National Women's Health Policy

Ageing well

Page last updated: 07 February 2011

Demographic data highlights the significance of preparing for ageing of women in Australia. The Australian Bureau of Statistics projects that the number of women aged 65 and over will increase from 1.5 million in 2006 to 3.357 million by 2036, an increase of 123 per cent. In 2006, 15 per cent of women were aged 65 and over, but, by 2036, 25 per cent will be in this older age group.

For older women the leading causes of death are heart disease, stroke, dementia, breast cancer and falls.292 High blood pressure and high blood cholesterol are the leading risk factors.293

Older women are at increased risk of disability, with over 90 per cent of the gains in life expectancy being spent with a disability.294 295 Although women live longer than men, older women experience much higher rates of profound or severe disability than males of the same age (52 in 100,000 compared to 34 per 100,000 for men).296 This is partially due to the high rates of dementia and musculoskeletal diseases in older women.

The social, economic and environmental conditions under which women live and age affects their health and their experience of old age. Gender is a key determinant of this and results in a different old age experience for women and men. The way in which older women are viewed by wider society, and how this is different for men, also affects women’s experience of the ageing process.297

Women are more likely than men to be widowed, live alone or in residential care298, experience financial insecurity299, experience more chronic illness, have multiple disabilities 300 and greater health service use.301 Furthermore, older women are often marginalised or regarded as ‘socially invisible’ in Australian society.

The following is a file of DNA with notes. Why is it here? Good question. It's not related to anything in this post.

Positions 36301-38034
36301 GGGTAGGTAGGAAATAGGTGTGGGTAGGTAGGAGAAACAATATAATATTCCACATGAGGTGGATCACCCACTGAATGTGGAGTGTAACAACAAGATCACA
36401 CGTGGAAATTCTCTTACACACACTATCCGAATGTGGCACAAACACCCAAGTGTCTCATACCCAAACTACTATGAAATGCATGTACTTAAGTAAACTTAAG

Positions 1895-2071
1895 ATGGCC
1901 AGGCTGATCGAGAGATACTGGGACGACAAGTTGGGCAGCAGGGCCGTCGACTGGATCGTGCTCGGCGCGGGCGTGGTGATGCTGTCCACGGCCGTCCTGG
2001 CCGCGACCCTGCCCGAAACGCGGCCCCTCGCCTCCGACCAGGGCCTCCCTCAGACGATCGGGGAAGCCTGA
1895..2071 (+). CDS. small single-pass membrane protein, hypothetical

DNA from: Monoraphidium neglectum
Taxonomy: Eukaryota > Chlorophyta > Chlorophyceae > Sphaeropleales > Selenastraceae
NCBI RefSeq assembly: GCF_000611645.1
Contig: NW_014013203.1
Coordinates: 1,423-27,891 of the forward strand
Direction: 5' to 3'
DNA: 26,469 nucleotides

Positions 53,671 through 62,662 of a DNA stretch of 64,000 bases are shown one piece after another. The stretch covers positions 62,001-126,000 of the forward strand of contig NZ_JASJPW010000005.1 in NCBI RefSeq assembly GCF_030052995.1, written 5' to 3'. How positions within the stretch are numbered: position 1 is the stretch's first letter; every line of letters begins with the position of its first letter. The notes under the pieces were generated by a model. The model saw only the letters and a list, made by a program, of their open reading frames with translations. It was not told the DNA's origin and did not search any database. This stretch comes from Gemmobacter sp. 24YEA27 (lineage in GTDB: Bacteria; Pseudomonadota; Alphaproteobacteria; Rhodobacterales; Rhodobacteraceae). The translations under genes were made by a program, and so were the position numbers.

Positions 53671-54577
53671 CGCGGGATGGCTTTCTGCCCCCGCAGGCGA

Women’s physical and mental health, housing and care arrangements, social connectedness and financial security change as they age. Women more than men report being concerned about their dependence on others and inability to care for themselves in old age.

Results from the Australian Longitudinal Study on Women’s Health have suggested that widowed women have broad needs for practical help and advice. There needs to be recognition of the social context in which women attempt to reconstruct their lives. This is not only restricted to the experience of bereavement and loss, but also the related challenges of daily life that include their health, financial and social circumstances.302

An examination of the common conditions that impact on older Australian women’s health and wellbeing reveal that arthritis and other musculoskeletal conditions, dementia, and violence are compounding factors.